Contributing to the snapd project

There is a lot of buzz around snaps, the new packaging format created by Canonical to enable secure, transactional, and robust application updates, and rightly so. This new method of distributing applications is revolutionizing not only software on IoT devices, but on the desktop, server, and beyond. The software that actually runs the snap applications is called snapd. Hosted on GitHub, snapd uses the Go language and is actively developed by a core set of developers, but, like most projects at Canonical, we actively encourage as much community participation as possible. One of the core developers, Zygmunt, posted a great outline on how to make your first contribution to snapd and, taking up the challenge, I did exactly that.

Zygmunt’s instructions are pretty clear but I thought I would look at this from a new developer’s perspective, using a clean Ubuntu 16.04 install and with a new GitHub account. What follows is a guide to setting everything up ready for your first contribution. As a side note I have various machines I work on regularly, mainly my Lenovo laptop running Ubuntu, but also my Macbook Pro, and a HP Windows all-in-one. This allows me to look at the various platforms available to developers all of which are valid options for software development, especially in the IoT world.

Installing Ubuntu 16.04

Installing Ubuntu is very straight-forward and, depending on the way you intend to run it, the instructions vary ever-so-slightly. There is a comprehensive guide to installing Ubuntu as the only OS available on the Ubuntu Site which will get you up and running in no time. Remember to download Ubuntu 16.04. On the Mac and Windows platform you will need to install Ubuntu as a Virtual Machine (VM) but again, this is straight-forward. I chose to use VirtualBox as it is free, feature-rich, and runs Ubuntu great; download it from the website. The Ubuntu Community is great when it comes to sharing information and there are already many tutorials on how to get an Ubuntu VM working. Although a few years old now, the answer on AskUbuntu is still valid today and is worth reading after you have installed VirtualBox. I highly recommend you also install the Guest Additions iso to enable functionality such as drag and drop between host and guest, and window resizing.

There are a few extra packages you will need out-of-the-box for snapd development so once logged in to your shiny new Ubuntu install you will need to check for, and install, updates:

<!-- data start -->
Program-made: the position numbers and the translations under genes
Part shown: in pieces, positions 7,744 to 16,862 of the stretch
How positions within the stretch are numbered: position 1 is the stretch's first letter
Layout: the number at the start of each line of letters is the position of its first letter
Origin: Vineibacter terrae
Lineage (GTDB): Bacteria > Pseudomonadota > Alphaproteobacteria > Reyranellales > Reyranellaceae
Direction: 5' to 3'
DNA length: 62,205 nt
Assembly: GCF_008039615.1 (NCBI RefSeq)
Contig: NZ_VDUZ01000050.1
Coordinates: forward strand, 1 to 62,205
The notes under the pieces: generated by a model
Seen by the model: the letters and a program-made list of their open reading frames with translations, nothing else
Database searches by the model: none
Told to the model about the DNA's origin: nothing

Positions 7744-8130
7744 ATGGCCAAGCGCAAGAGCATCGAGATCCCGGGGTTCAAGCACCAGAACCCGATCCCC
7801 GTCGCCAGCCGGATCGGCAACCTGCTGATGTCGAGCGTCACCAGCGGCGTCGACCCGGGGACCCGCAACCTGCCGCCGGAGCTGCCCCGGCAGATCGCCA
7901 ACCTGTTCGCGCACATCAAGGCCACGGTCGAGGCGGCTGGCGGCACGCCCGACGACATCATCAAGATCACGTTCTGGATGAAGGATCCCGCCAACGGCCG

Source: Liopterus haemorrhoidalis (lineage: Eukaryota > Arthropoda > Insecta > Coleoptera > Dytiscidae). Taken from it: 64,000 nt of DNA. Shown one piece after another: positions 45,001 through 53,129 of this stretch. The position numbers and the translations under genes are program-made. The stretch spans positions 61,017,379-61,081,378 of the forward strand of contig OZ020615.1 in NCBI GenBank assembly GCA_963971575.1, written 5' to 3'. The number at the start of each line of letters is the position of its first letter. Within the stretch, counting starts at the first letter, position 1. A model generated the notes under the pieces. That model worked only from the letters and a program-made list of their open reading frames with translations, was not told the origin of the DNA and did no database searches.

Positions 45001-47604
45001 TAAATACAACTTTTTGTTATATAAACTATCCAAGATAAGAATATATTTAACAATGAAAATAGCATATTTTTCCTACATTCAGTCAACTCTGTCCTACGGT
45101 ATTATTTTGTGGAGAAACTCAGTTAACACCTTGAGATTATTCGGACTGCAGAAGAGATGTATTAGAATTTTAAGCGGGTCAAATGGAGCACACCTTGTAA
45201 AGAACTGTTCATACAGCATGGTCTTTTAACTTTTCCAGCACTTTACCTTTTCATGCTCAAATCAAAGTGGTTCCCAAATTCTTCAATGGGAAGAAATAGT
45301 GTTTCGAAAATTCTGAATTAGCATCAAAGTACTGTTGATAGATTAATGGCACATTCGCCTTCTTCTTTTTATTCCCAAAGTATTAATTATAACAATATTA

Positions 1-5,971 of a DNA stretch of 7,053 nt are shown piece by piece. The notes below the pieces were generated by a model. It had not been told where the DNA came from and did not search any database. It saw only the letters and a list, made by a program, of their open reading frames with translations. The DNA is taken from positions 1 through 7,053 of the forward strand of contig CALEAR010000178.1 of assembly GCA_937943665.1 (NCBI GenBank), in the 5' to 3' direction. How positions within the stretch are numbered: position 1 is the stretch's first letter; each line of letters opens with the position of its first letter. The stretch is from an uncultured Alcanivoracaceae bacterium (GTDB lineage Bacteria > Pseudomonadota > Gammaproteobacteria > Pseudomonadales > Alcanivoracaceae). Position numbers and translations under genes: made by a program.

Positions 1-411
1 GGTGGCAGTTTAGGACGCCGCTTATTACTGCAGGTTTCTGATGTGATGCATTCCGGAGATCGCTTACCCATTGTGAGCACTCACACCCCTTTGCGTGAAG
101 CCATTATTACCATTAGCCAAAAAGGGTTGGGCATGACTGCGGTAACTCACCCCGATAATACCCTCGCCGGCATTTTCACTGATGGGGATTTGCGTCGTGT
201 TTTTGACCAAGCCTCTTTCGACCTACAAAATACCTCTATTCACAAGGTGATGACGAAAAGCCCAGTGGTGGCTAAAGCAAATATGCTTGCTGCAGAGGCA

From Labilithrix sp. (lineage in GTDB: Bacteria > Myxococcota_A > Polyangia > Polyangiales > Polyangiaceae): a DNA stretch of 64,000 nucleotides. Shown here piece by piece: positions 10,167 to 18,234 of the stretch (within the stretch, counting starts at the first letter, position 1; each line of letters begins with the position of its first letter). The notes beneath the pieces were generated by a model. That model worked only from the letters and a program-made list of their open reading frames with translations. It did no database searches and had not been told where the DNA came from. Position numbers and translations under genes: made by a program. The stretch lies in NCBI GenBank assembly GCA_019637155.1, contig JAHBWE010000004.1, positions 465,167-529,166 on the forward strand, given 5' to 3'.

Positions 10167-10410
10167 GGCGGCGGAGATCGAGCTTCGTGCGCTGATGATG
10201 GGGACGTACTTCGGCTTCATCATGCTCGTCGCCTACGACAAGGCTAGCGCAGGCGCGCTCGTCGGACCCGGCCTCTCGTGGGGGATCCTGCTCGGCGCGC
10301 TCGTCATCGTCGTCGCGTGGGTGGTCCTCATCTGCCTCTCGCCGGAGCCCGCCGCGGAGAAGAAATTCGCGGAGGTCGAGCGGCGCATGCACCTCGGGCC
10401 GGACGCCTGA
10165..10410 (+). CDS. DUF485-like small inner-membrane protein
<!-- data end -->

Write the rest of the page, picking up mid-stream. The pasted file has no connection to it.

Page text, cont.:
sudo apt-get update
  sudo apt-get upgrade

In addition to the updates you will need to install git, bzr, golang, and it is useful to install snapcraft and snapcraft-examples for snapping applications later:

  sudo apt-get install git bzr golang snapcraft snapcraft-examples

So now you have Ubuntu on your development machine, what next?


As stated previously, all snapd development occurs in GitHub. To be able to contribute to the project you will need a GitHub account so go ahead and create one. Fortunately GitHub’s documentation is easy to follow so you will need to sign up for a new account - a free account is just fine, and follow that up by setting up Git. We are going to be using ssh for cloning so generating SSH keys is also needed but if this is a little too scary you can use the HTTPS method instead, just be aware that instructions further down and in Zygmunt’s post will need to be modified slightly but I’ll point that out. For reference there is a good [Git cheatsheet](Git Cheatsheet available from GitHub that is worth looking at.

Now we have a working Ubuntu install, Git and GitHub all set up, it is time to get developing.

snapd development

Fortunately Zygmunt has this bit covered. He has a great tutorial on how to fork the snapd project in GitHub (just go to the project and click the Fork button in the top-right corner) and set up the GO environment variables ready for development. I highly recommend using the same directory structure as Zygmunt (mine is ~/development/src/ for snapd) as this allows you to use his very useful devtools branch for useful helper functions and make sure you run the script in the snapd directory to ensure you have everything set up correctly. Make sure to also get the devtools branch with a git clone and have this ready somewhere in your development directory outside of the snapd directory.

  git clone

Development workflow is particularly nice. You hack on the code, run the tests, refresh the snapd code with your changes, and test them manually. The refresh-bits script from devtools starts up a separate instance of snapd with your changes and allows you to install snaps and test your code without affecting the host system. On my system this looks something like this (expanded a little for clarity):

cd ~/development/src/
** hack, hack, hack **
** iterate until the tests are happy **
cd ~/development/src/
./refresh-bits snap snapd setup run-snapd restore
** open second terminal and test changes **

Whats next?

Well that bit is easy, talk to the developers on irc, sign up to the mailing list, go find a bug to fix, but most importantly, get involved!